I didn’t try to count them. But today I definitely saw enough torii to last me for a lifetime.
The Fushimi Inari-taisha shrine on Inariyama hill just south of downtown Kyoto is famous for its vermillion-colored torii gates, which number anywhere from 4,000 to over 30,000 depending on which source you choose to believe. After walking the entire 4+ kilometer path through the gates I lean towards the lower end of that range. Environmental artist Christo was likely inspired by them when he created his art installation The Gates (7,503 orange fabric gates) in New York’s Central Park in 2005.
Inari is the Shinto god of rice, historically the primary food of Japan. Apparently, the torii at the shrine are each paid for by a Japanese business in hopes of gaining good fortune. As a business practice this strikes me as silly, but no more delusional than any other religious belief, and at least this is a harmless one. It does keep people employed; this person’s job is definitely for life…
Walking the route we came across numerous stands selling drinks and various sorts of offerings to place at the innumerable small shrines along the way.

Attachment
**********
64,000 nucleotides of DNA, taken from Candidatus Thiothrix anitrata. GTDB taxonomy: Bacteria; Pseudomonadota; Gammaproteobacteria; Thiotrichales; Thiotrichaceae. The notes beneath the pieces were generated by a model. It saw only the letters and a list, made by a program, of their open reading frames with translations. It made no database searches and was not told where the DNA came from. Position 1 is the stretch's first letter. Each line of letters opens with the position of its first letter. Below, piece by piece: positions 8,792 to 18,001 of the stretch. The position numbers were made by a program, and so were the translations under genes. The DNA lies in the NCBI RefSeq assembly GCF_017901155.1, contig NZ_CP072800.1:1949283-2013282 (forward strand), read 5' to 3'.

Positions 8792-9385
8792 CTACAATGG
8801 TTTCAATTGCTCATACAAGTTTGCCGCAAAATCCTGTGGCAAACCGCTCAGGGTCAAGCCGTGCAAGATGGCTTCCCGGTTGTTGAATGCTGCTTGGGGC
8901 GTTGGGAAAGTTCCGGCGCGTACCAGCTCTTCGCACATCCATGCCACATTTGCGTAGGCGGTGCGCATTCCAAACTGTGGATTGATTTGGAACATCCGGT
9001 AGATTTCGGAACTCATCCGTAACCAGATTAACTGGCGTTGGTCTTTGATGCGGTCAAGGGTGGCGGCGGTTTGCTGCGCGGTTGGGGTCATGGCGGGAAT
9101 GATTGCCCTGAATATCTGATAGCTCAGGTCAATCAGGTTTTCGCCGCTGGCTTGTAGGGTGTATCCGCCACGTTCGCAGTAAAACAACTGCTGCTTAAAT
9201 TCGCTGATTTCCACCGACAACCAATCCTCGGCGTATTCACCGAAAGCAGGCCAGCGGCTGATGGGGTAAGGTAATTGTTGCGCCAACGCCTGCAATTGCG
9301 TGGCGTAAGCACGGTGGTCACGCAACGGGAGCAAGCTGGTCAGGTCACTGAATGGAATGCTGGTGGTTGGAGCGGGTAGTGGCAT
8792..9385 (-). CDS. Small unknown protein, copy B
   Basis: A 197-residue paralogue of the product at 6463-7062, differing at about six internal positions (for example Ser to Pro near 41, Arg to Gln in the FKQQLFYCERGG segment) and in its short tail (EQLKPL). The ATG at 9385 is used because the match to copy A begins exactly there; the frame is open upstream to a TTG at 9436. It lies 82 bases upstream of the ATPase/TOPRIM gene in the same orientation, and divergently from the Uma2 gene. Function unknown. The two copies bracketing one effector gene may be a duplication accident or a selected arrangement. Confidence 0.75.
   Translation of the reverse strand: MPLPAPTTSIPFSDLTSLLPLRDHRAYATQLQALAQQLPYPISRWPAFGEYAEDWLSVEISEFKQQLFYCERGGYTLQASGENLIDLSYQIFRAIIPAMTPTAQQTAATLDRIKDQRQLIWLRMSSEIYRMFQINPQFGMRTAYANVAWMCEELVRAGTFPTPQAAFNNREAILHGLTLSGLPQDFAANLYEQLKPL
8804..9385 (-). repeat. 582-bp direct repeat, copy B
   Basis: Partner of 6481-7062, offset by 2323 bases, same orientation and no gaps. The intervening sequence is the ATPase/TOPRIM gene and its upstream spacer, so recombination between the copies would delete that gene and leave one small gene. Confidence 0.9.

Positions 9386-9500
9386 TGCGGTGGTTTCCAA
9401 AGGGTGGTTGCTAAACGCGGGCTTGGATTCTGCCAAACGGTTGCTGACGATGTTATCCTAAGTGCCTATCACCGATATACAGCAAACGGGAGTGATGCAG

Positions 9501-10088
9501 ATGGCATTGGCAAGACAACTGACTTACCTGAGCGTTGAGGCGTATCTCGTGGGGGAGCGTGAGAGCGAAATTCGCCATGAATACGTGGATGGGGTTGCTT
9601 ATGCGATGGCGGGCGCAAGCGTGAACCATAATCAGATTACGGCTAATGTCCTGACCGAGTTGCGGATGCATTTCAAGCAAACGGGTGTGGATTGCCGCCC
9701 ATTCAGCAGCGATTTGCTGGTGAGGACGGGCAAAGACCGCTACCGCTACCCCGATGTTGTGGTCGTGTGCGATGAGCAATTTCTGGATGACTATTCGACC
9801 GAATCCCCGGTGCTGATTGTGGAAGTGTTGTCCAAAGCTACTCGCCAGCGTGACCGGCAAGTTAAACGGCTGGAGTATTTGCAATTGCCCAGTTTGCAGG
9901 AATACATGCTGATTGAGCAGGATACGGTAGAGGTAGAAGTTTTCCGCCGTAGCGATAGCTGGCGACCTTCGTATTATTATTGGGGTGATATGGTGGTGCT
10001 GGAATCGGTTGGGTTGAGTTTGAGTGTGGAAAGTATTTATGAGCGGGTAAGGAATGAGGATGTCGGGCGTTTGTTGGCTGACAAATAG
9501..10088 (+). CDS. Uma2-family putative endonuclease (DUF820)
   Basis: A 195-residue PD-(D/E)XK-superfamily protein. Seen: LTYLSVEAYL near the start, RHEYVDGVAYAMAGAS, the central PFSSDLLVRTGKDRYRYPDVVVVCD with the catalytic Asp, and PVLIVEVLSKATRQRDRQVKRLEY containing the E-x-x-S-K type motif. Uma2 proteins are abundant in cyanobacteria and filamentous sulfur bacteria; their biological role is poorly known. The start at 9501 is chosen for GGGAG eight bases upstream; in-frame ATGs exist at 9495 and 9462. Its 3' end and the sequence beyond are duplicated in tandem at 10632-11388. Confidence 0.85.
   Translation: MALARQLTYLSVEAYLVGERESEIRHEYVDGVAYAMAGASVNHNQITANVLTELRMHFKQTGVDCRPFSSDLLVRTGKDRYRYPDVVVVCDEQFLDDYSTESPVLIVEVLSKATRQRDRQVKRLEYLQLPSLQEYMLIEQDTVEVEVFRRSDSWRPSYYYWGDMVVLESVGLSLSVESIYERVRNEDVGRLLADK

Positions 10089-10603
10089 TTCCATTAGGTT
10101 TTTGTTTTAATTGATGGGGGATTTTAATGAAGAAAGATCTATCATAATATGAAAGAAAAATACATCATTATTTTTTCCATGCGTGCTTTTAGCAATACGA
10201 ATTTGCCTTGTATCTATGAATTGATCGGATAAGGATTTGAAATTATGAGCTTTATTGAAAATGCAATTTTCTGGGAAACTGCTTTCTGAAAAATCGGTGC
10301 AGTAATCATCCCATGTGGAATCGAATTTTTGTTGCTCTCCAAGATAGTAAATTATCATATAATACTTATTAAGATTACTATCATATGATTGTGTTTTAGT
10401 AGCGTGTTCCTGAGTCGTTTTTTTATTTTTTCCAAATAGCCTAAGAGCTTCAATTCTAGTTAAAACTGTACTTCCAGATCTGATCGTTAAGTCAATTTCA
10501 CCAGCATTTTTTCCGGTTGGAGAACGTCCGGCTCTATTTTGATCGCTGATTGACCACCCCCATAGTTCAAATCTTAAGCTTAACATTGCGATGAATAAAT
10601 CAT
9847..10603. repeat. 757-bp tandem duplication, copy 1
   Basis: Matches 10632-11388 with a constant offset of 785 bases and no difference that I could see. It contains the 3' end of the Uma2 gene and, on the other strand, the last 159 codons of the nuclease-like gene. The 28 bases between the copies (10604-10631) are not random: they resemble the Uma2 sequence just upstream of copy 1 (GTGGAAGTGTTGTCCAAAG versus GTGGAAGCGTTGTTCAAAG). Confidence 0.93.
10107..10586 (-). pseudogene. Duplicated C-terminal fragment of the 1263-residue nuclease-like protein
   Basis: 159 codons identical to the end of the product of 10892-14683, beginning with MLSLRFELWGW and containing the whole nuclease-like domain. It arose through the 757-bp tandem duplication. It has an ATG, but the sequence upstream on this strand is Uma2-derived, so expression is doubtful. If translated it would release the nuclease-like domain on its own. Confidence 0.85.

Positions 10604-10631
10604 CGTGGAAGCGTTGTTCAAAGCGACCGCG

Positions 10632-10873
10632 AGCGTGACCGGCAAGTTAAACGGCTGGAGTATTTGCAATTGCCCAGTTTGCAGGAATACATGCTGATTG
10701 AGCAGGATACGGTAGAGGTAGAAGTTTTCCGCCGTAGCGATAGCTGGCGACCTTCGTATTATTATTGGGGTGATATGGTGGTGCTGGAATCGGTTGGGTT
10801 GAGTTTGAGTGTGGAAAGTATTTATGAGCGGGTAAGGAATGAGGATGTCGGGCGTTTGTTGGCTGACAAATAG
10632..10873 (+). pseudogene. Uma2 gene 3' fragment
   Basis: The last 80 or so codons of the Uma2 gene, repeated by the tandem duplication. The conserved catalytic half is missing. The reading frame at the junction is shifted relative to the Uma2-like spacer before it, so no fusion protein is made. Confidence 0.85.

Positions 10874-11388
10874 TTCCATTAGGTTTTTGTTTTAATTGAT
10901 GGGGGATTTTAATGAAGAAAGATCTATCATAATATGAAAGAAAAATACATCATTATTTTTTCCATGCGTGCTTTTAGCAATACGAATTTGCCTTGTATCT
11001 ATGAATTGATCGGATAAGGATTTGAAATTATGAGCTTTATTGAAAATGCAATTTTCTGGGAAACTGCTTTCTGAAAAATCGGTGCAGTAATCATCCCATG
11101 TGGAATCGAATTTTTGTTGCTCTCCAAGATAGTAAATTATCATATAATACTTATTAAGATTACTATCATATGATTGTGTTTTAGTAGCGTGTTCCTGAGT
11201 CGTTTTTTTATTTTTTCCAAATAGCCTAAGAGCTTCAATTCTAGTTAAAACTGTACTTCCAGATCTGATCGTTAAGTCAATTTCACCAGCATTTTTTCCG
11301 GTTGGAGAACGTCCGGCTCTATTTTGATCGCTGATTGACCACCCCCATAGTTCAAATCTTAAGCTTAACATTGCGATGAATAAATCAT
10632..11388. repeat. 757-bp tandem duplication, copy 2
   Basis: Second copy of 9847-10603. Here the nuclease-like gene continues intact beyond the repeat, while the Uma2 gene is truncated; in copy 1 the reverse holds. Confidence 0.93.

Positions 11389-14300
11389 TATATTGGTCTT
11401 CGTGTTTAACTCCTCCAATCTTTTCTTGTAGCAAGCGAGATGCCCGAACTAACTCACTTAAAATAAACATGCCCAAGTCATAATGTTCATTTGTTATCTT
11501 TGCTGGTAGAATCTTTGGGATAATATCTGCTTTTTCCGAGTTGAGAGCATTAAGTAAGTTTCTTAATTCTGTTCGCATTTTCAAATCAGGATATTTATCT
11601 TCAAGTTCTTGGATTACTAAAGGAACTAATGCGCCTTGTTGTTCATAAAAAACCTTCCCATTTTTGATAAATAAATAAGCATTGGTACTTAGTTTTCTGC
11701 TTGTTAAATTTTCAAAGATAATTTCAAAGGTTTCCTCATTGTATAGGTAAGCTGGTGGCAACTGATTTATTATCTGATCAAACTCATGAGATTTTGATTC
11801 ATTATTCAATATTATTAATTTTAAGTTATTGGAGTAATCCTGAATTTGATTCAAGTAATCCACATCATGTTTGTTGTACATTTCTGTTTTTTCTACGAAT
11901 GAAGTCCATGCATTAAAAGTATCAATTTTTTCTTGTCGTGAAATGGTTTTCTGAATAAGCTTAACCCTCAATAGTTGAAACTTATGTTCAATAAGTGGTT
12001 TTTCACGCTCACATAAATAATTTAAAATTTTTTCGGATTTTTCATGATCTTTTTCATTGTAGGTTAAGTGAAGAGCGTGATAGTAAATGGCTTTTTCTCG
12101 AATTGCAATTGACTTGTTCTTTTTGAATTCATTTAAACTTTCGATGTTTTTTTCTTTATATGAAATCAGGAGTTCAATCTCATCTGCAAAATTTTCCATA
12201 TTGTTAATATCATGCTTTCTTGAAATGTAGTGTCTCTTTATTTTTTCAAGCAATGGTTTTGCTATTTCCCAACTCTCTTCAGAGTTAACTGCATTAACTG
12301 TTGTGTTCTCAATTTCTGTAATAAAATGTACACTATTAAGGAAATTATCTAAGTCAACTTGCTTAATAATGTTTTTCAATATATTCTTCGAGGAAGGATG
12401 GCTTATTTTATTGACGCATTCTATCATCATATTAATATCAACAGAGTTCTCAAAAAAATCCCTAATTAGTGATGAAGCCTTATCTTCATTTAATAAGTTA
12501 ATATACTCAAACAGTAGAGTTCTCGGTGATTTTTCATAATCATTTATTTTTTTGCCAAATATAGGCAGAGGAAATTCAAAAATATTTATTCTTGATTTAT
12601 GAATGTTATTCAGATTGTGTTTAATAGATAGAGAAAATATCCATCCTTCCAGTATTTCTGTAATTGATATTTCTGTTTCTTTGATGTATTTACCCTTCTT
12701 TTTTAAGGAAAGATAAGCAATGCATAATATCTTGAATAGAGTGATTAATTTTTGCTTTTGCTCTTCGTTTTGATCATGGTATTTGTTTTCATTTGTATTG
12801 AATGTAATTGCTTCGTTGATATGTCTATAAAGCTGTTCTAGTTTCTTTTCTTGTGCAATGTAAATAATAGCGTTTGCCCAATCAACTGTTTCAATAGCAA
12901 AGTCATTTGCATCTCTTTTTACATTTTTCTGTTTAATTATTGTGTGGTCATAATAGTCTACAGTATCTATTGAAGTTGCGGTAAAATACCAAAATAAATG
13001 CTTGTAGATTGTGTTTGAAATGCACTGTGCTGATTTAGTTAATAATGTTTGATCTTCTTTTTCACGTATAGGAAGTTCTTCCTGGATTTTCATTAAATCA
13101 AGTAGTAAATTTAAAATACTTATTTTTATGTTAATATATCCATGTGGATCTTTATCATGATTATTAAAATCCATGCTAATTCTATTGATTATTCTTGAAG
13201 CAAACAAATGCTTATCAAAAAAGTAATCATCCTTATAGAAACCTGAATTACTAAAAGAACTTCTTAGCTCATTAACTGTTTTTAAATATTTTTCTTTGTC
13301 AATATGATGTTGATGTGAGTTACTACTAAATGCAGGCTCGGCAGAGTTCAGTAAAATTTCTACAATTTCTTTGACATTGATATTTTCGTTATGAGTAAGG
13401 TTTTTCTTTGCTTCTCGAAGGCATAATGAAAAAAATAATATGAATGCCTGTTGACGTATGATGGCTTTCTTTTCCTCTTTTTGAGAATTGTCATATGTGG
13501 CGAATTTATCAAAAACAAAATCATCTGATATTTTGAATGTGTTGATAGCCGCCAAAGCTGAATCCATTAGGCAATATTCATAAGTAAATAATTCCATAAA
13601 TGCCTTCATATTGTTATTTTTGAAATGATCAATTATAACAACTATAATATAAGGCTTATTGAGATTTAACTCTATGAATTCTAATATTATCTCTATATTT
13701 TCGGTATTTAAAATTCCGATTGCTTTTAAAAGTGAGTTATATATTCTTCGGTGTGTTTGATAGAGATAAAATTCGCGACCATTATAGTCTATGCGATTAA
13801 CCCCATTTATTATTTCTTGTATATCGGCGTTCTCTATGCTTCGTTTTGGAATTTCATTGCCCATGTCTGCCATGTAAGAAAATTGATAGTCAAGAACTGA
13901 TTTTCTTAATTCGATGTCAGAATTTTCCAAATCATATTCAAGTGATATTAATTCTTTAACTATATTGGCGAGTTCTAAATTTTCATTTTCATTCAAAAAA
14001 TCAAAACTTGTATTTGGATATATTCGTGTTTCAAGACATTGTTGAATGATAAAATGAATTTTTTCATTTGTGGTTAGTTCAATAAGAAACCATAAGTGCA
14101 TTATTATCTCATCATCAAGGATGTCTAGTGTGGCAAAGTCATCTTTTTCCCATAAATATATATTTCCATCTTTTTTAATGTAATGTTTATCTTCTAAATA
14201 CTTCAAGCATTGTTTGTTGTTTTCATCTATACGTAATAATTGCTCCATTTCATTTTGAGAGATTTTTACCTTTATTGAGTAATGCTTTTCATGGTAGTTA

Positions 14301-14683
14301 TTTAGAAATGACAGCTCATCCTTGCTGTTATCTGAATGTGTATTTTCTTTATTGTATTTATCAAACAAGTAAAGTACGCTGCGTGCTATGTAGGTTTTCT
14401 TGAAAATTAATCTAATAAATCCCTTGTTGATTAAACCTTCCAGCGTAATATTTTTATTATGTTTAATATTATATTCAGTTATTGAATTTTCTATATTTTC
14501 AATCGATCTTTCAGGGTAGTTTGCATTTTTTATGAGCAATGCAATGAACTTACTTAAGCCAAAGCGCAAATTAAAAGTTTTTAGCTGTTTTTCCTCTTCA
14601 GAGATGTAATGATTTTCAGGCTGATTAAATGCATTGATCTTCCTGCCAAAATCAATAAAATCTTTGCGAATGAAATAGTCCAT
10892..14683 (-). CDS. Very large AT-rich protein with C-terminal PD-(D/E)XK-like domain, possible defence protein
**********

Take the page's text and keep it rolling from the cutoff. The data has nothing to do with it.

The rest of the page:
Some of the gates were in need of repair, showing signs of rot at the post bases, and many needed repainting. The route was crowded at the start, but then thinned out dramatically partway up the hill.
I enjoyed this metal sculpture of a fox above a tsukubai (stone water basin).
If you stepped just outside the gates the view was very different.
After a lengthy climb we reached a level spot that Rosemary thought might be the top. Looking at the scene — three Japanese girls starting at their phones next to a soft drink vending machine — I told her I thought we still had a ways to go. A bit later we came across six young guys from New York, and I took a group photo for them. A final short climb and we were are the real top of the hill.
Then it was time to descend, with a brief pause to take in a view of the city below.
Next post about our Kyoto trip >>> Evening Scenes
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